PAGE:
Forest fires in Canada affect even far-flung Prince Edward Island

None thought that the forest fires in British Columbia (B.C.) on one end of Canada would have any impact whatsoever on Prince Edward Island (P.E.I.), sitting unobtrusively on the other end of the sprawling nation. But the fires combined with lumber export tariffs imposed by the United States (U.S.) have certainly made themselves felt on the Island in terms of plywood prices.

“It was a very bad situation in a very busy year,” Giles Gallant, a building supply manager for Home Hardware in North Rustico, Prince Edward Island, Canada, said to The Guardian. “All these factors made a big difference, something that no one expected to see – an increase [of prices] like this.”

According to Gallant, prices of lumber have risen 25 per cent for the spruce used in framing houses, and up to 60 per cent for plywood.

Executive Director of the Canadian Home Builders’ Association of P.E.I., Todd MacEwan, noted that the fires in B.C. as well as the tariffs in some cases have brought the supply of lumber down in Canada, though demand for lumber and plywood remained strong due to housing construction, especially on the Island.

“That just sort of filters down through the whole country,” MacEwan explained to The Guardian. “Most of what we get in Atlantic Canada comes from Ontario and Quebec. But demand in those markets would be greater than Atlantic Canada, so they’re meeting their own demand first. And again, it comes down to a supply and demand situation.”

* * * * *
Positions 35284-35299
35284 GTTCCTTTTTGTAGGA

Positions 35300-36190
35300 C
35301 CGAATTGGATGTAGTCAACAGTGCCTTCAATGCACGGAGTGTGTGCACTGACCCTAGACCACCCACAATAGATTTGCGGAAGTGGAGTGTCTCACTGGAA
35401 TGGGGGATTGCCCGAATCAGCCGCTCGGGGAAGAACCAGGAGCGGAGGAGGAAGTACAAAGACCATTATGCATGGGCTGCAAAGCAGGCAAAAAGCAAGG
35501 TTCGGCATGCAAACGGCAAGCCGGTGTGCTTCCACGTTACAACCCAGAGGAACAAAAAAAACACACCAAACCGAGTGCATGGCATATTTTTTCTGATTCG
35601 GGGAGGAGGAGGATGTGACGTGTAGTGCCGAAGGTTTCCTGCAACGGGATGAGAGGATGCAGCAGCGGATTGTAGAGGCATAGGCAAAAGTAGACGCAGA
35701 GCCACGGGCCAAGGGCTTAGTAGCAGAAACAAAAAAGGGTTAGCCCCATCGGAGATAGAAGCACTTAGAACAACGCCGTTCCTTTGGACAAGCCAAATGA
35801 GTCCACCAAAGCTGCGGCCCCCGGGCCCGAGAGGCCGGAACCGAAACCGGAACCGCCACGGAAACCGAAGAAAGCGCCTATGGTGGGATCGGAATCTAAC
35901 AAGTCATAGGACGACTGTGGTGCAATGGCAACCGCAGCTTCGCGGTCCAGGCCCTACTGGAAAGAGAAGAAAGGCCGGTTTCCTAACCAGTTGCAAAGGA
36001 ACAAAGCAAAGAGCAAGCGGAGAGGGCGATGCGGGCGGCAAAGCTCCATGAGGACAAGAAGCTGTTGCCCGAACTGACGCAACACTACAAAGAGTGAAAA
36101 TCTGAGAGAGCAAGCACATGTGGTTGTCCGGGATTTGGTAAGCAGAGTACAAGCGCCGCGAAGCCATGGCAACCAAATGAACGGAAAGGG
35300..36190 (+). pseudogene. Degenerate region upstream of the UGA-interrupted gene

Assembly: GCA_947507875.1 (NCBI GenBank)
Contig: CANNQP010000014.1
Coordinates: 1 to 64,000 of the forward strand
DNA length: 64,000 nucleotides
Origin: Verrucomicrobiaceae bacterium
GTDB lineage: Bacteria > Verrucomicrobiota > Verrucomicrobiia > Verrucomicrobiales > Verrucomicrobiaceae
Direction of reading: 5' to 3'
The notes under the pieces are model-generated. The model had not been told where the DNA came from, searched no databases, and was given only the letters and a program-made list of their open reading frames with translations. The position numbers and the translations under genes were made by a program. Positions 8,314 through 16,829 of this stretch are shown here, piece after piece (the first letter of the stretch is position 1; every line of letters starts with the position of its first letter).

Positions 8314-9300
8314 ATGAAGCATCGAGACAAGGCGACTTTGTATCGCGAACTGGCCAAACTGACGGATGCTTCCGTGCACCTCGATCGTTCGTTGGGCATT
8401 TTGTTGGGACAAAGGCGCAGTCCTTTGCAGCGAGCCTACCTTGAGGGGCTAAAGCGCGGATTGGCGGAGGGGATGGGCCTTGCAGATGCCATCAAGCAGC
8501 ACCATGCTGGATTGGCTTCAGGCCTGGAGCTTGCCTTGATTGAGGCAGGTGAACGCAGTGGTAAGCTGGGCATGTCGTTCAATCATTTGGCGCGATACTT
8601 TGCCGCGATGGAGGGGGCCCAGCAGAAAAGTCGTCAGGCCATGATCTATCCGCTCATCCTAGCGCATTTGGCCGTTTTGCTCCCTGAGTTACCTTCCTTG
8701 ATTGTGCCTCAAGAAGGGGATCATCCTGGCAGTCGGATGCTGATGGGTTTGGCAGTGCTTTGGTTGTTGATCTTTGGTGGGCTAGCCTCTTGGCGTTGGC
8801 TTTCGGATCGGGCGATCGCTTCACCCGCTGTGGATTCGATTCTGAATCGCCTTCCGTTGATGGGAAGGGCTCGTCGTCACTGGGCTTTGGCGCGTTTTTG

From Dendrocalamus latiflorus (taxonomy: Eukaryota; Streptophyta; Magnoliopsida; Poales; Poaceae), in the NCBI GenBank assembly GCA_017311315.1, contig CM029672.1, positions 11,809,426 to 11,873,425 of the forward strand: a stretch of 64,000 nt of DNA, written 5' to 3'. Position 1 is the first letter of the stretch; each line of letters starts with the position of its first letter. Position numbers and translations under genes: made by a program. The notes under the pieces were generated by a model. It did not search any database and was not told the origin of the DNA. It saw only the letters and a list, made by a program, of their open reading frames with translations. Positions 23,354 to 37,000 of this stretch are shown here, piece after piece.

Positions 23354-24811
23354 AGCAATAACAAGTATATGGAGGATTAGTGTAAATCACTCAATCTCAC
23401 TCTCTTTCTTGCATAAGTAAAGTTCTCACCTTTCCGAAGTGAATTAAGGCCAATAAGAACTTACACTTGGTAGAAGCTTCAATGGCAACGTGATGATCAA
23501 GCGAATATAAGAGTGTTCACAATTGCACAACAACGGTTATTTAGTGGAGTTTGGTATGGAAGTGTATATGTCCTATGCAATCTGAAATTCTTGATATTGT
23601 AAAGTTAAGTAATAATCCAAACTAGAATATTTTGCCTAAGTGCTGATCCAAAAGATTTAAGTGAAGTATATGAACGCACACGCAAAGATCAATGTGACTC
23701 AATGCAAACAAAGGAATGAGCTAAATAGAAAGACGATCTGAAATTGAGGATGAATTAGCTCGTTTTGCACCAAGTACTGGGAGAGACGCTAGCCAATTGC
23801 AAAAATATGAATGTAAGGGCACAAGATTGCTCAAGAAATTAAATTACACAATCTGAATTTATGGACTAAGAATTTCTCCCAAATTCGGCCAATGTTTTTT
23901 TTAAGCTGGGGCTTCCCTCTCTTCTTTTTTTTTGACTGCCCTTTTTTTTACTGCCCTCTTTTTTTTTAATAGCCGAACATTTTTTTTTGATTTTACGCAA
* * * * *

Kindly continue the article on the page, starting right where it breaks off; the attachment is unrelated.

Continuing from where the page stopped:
But while the market would ultimately correct itself, prices may continue to climb even over the next year or more.

Fred Bergman, a senior policy analyst at the Atlantic Provinces Economic Council, also acknowledged that the forest fires in B.C. have played a part in lowering the available supply of lumber and plywood as mills have been forced to close its doors as residents were evacuated and shipping was affected. He also noted that although the mills were shut down and thus losing revenue, they were still paying for their fixed costs, raising prices.


Source: The Guardian